Redefining the Habib Liberal Core

On the 6th and 7th of June, 2022, faculty members from across departments undertook a review of the Habib Liberal Core (HLC). The 2-day review consisted of panel discussions, presentation on courses in the HLC, and collaborative reflection on the trajectory of HLC and the University’s vision.

The HLC is a distinct and essential part of the academic experience at Habib. Each student, regardless of their major, takes courses that nudge them towards “thoughtful self-cultivation” the key aspect of the   university’s vision; the HLC is what qualifies Habib to provide a true liberal arts experience. Engineering students take required courses in history and language, while humanities students conduct physics experiments in the lab. The Core, as it’s commonly called, comprises seven Forms of Thought: historical and social thought, philosophical thought, rhetoric and expression, formal reasoning, quantitative reasoning, scientific method and analysis and creative practice, inspired by the Stanford model and adapted to the regional context.

Addressing the faculty at the beginning of the two-day review, President Wasif Rizvi highlighted the importance of Liberal Arts education in a decaying world. This was followed by presentations on one course from each Form of Thought by instructors who had taught the course at least once.

Although the HLC instructors clearly took the lead in these discussions, there was enthusiastic participation from instructors in the audience who had not yet interacted with the Core as a teacher. In their incisive presentations, instructors articulated challenges with the design and execution of their course. Each presentation sparked lively debate during the Q&A session.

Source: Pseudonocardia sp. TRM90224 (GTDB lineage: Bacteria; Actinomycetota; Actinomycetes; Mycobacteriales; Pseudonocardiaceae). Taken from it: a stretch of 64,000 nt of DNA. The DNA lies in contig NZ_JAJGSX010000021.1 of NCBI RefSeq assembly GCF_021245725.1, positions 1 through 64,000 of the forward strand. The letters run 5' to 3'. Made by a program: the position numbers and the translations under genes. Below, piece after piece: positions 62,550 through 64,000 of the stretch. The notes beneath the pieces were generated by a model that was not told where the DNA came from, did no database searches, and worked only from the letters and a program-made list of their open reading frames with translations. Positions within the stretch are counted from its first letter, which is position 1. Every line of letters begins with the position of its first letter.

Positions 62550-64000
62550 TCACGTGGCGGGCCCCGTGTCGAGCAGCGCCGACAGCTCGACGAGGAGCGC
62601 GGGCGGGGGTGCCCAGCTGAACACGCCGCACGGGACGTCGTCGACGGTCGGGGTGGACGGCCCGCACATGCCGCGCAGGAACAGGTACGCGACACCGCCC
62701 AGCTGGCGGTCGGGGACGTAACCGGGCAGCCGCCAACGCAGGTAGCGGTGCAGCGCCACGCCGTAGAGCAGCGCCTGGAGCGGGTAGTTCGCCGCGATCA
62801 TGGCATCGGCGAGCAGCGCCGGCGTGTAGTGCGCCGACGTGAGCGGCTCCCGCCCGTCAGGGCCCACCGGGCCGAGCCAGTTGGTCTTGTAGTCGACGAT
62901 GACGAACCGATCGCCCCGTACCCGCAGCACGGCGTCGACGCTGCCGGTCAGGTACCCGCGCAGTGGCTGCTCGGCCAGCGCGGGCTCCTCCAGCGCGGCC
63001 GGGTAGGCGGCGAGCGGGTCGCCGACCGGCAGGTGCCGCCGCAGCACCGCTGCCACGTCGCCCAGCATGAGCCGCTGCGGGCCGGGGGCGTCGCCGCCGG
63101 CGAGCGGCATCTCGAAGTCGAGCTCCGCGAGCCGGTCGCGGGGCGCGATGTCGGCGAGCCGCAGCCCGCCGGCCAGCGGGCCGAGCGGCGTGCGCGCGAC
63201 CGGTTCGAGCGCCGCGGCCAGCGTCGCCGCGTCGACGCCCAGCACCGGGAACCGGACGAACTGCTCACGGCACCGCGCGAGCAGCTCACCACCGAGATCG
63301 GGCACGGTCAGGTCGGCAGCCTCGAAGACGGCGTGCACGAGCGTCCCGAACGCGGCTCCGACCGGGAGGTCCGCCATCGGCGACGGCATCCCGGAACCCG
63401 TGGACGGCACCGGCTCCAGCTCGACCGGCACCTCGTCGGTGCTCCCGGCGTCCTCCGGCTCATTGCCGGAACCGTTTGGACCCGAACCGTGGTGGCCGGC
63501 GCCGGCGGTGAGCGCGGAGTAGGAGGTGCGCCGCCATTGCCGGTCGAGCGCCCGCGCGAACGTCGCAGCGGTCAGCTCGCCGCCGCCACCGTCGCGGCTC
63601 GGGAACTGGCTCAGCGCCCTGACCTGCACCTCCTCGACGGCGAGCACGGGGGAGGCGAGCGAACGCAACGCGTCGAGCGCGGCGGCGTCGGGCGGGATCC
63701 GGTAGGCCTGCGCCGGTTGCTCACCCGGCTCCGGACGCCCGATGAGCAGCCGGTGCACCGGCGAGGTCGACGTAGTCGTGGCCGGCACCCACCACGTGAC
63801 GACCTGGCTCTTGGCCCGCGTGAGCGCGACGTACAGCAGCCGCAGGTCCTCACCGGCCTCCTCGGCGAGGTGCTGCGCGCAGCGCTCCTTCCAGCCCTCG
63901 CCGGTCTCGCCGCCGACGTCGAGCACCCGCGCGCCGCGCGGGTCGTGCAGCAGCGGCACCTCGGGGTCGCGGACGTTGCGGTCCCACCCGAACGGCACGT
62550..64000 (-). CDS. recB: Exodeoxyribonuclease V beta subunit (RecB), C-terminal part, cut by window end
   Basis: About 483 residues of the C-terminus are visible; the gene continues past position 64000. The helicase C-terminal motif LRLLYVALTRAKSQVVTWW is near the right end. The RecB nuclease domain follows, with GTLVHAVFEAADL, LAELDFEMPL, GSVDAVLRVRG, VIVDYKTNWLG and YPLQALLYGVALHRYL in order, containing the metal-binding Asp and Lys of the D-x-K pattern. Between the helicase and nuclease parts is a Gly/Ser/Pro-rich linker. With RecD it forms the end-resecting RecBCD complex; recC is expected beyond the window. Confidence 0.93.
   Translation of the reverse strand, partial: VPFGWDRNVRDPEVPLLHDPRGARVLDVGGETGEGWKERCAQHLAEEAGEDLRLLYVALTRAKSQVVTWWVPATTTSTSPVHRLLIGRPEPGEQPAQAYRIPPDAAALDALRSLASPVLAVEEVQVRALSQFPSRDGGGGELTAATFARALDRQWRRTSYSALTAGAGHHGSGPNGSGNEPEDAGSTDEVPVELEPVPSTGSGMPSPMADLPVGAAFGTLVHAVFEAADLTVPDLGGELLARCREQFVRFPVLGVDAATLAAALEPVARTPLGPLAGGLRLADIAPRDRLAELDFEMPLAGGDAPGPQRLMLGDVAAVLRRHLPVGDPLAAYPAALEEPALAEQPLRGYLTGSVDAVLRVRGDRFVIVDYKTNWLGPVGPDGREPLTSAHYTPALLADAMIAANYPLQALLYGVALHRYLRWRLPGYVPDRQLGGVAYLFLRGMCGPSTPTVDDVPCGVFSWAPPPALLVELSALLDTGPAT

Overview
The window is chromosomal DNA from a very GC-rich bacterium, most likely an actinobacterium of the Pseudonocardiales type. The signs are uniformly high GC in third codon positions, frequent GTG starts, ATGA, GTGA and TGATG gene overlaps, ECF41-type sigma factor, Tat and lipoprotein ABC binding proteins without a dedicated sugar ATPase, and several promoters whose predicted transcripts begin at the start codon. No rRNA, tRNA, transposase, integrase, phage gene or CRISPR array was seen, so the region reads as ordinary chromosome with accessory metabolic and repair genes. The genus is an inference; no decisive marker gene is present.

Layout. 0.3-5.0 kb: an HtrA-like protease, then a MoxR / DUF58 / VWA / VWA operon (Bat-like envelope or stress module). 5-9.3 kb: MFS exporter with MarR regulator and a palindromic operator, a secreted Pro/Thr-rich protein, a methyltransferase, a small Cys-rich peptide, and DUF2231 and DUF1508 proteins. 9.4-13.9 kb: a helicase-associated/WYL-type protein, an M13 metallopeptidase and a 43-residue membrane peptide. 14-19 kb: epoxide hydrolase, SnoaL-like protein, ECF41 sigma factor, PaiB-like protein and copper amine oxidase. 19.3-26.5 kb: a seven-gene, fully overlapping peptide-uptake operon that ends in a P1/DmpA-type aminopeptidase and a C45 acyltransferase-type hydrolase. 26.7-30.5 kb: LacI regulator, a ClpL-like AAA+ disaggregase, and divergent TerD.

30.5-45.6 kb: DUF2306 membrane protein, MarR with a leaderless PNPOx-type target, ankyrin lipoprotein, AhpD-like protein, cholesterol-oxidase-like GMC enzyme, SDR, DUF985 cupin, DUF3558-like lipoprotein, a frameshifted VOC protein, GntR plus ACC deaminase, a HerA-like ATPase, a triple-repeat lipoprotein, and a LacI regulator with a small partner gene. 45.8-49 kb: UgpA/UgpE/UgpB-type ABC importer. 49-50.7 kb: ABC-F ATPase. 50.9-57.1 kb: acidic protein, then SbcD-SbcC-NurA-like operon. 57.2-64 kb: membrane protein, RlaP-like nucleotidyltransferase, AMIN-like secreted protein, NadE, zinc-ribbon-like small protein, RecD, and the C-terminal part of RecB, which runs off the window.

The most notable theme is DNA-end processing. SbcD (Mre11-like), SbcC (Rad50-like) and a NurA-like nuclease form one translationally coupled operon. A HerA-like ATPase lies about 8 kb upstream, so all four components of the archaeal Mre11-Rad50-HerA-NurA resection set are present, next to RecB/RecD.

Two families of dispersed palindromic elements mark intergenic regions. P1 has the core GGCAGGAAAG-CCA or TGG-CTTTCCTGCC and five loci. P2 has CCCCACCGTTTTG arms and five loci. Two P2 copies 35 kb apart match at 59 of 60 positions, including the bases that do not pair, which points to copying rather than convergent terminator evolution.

Instructors took these learnings and suggestions to the Playground where two tables were set up for each course, facilitated by an instructor of the course. There, faculty ruminated on four areas of the course: content, pedagogy, assessment, and community. This discussion was watered by ideas prompted during the presentation, and was recorded on sticky notes and white boards.

While the HLC Review gave ample opportunity for instructors to discuss the gaps in courses, there was also a lot of room to celebrate course success. For instance, Scientific Methods faculty showed papers that students from their class had published. Similarly, almost all instructors spoke of students reporting intellectual expansion that continues well after their time at Habib ends.

The ideas generated from the presentations and workshops were collected and organized by the Undergraduate Education & Accreditation team. These will be used for a report detailing the review experience and the suggestions that came out of it.


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